Saints in the Roman Canon (Part 21)

In the Roman Canon, after John and Paul, we find Cosmas and Damian.
Saints Cosmas and Damian were brothers, descended from a distinguished race in Arabia. They
practiced medicine in Roman territory without remuneration. Their learning, their skill in
healing, their devout mode of life, all combined, won for them universal confidence and high
esteem. Their acts of benevolence gained for the Christian religion many adherents. After
enduring many torments, they were at last —probably in 127 — decapitated at Egaea, in Cilicia.
Pope Felix IV (526-529) built, at Rome, the Church of Sts. Cosmas and Damian, and brought to it
the relics of the saintly martyred brothers. Both are honored as patrons of physicians and of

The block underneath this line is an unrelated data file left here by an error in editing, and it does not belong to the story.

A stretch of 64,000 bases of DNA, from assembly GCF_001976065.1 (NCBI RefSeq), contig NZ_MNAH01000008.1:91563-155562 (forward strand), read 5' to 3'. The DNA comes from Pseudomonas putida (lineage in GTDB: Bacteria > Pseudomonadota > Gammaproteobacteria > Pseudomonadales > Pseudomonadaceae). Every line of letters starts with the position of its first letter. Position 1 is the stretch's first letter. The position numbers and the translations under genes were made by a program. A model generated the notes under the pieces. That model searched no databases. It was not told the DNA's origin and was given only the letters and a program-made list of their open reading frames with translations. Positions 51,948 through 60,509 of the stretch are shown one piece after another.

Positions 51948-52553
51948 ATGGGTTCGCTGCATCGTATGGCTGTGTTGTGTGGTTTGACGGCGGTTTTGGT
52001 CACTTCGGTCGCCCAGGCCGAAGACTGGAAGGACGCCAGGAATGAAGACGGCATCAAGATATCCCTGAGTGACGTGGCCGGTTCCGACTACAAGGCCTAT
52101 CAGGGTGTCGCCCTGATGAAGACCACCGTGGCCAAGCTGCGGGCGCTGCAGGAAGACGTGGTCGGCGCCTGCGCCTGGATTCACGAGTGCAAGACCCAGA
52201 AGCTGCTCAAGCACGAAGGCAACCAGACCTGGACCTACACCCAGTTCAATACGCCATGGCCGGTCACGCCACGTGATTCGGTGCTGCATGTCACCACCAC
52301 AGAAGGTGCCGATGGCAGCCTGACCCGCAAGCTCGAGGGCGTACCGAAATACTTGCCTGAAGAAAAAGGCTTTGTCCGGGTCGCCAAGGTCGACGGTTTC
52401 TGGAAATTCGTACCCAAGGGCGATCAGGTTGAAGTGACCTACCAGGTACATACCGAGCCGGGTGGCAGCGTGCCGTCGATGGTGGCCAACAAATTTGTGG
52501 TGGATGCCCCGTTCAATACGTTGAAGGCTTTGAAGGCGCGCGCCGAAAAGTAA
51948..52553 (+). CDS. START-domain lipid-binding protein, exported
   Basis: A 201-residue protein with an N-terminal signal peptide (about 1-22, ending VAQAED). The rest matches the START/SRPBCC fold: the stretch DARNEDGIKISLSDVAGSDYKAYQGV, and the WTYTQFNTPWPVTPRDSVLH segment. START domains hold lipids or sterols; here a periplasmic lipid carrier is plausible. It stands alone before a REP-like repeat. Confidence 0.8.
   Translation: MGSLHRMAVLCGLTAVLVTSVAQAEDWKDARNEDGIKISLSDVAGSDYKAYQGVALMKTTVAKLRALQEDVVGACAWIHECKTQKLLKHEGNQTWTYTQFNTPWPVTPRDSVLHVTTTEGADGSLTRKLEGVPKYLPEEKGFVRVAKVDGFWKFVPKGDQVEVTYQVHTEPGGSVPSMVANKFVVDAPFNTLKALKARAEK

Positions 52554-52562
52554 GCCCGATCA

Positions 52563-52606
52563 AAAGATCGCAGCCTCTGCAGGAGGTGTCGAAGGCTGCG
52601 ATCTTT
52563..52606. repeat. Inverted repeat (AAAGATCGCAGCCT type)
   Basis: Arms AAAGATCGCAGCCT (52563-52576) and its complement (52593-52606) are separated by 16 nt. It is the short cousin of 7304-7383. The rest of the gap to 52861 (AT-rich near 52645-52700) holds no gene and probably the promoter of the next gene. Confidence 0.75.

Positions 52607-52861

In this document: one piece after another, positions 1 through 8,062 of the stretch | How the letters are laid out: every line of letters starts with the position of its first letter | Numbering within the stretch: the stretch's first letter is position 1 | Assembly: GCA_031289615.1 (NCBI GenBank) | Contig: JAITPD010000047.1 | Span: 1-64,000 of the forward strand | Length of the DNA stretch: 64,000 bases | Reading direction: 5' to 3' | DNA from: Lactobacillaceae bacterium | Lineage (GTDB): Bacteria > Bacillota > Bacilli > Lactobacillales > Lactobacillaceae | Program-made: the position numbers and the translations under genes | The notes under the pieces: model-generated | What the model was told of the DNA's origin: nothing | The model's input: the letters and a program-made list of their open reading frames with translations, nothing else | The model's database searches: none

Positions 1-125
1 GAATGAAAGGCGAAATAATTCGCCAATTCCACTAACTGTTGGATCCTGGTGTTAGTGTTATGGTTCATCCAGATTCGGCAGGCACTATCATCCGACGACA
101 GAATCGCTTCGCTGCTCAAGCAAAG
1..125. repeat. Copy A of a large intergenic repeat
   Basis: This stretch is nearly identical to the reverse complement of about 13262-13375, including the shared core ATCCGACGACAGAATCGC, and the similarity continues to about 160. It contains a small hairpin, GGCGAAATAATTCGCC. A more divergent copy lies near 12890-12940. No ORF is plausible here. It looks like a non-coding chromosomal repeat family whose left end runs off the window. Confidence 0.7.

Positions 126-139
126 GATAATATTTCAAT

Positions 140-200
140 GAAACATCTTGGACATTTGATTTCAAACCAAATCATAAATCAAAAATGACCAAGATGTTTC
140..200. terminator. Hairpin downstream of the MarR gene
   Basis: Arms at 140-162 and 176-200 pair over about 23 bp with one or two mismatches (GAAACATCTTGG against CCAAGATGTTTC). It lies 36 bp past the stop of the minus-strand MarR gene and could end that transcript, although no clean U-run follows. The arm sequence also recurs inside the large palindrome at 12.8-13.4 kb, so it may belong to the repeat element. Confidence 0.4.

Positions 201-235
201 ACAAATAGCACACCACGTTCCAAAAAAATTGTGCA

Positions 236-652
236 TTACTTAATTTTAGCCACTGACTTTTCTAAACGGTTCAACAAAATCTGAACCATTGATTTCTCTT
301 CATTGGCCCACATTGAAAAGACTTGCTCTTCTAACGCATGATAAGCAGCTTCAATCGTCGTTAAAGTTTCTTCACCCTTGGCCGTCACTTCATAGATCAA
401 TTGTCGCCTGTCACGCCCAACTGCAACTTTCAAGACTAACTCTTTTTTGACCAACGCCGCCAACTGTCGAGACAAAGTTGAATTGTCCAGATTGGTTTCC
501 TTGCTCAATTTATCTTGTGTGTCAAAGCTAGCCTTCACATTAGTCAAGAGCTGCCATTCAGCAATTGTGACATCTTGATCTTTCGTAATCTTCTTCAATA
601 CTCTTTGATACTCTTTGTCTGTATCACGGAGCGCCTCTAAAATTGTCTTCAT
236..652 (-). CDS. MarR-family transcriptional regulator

the science of medicine; their feast occurs on September twenty-seventh.
In the Roman Canon, only martyrs are named before and after the Consecration: this distinction
is justly due to them. They have merited it by the bloody sacrifice of their life; they appear as
the ripest and most glorious fruit of the Sacrifice of Christ. They resembled the Savior, not in
life merely, but also in death. For Christ they lived, for Him they died; in return for the Sacrifice
of His love, they offered the sacrifice of the world and of themselves – amid untold torments
and sufferings. The virtues of fortitude and patience, of faith and of love, which they practiced
in a heroic degree, shone resplendent in them.
St. Cosmas and St. Damian, pray for us!
For the Greater Glory of God,
Fr. Matt